Students can find relief from finals freakout

Lauren Eckert

Students and faculty members prepare for upcoming finals week, signaling the end of the fall semester. With the dreaded week of last-minute cramming and test-taking quickly approaching, some students are making efforts to relieve the stress of their peers.

Charity Hockman, Special Events director for the Washburn Student Government Association, helped plan a week of stress relieving activities available for all the victims of finals week. The week’s activities include free massages and pizza 11a.m. to 1 p.m. Monday, Wednesday and Thursday at Mabee Library. Also, comedian Ronnie Jordan will perform at 10 p.m. Monday evening in the Memorial Union, with a Midnight Breakfast free to students with their WU ID at 11 p.m.. Tuesday’s activities include the caricaturist Jeff Mandell at Mabee Library from 11-1 p.m., where students can get their faces on a key chain, hat or T-shirt free of charge.

However, the activities of Stress Relief Week aren’t the only options available for struggling students. Senior Angela Marquart, an advertising and marketing major, has some advice for students has helped her cope with the end-of-semester stress.

“Don’t procrastinate,” said Marquart. “I know you’ll do it. We all do it. But the most effective way to prepare for finals is to go over the subject matter a little at a time every day. It will help with retention and eliminate some of the finals week stress.”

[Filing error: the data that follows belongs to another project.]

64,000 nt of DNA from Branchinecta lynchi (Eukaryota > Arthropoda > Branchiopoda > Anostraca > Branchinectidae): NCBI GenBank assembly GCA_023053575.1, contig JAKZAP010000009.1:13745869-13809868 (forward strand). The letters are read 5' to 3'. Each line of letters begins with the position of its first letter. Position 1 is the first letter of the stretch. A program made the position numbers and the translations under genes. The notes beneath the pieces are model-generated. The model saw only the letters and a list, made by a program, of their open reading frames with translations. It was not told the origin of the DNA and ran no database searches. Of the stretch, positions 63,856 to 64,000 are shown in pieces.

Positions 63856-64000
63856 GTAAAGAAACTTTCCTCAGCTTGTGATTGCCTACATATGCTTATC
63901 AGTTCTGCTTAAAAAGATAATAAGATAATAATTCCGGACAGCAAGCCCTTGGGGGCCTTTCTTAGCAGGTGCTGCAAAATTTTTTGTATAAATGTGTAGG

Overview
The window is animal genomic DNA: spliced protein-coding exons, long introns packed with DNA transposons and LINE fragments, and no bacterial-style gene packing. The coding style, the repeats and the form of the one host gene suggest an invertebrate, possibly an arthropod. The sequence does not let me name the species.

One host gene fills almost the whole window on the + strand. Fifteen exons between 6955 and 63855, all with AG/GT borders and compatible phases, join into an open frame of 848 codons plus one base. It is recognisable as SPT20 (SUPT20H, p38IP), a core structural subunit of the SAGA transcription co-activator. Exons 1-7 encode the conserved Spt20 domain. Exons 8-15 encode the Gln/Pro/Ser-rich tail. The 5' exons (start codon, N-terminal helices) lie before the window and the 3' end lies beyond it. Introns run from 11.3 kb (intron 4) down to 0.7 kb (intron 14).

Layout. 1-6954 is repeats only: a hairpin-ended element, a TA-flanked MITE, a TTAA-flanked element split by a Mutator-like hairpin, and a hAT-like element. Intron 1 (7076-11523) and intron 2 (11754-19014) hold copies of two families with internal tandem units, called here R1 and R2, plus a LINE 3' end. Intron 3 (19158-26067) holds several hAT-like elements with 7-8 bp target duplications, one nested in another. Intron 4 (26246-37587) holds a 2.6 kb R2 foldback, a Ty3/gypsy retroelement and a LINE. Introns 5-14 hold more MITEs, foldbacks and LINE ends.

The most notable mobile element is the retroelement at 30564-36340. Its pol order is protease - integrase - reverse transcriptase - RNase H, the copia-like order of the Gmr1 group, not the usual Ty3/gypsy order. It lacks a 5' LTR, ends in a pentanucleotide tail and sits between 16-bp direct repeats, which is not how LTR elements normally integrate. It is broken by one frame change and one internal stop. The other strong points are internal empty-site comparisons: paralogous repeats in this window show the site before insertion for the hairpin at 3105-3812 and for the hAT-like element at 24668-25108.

Marquart also advises students to talk to their professors if they have any questions about the subject or are in need of advising. She also encourages plenty of sleep, saying decreased sleep will only increase stress levels and decrease the retention of information during study sessions.

Finally, she mentioned the benefits of brain food.

“Drink lots of water and milk, and eat bananas,” said Marquart. “Bananas are a great source of energy without the added sugar that will only make you crash harder.”

Sophomore biology major Lisa Ille agrees with Marquart’s advice concerning the importance of lots of sleep and good eating habits. She also encourages students to take advantage of the extended library hours, using it as a tool for both studying and relaxing while enjoying the stress-free activities.

“The social atmosphere creates a stress-free environment where you can see everyone else working as hard as you are, so it’s a little less overwhelming,” said Ille. “It’s comforting to know you’re not the only one stressing.”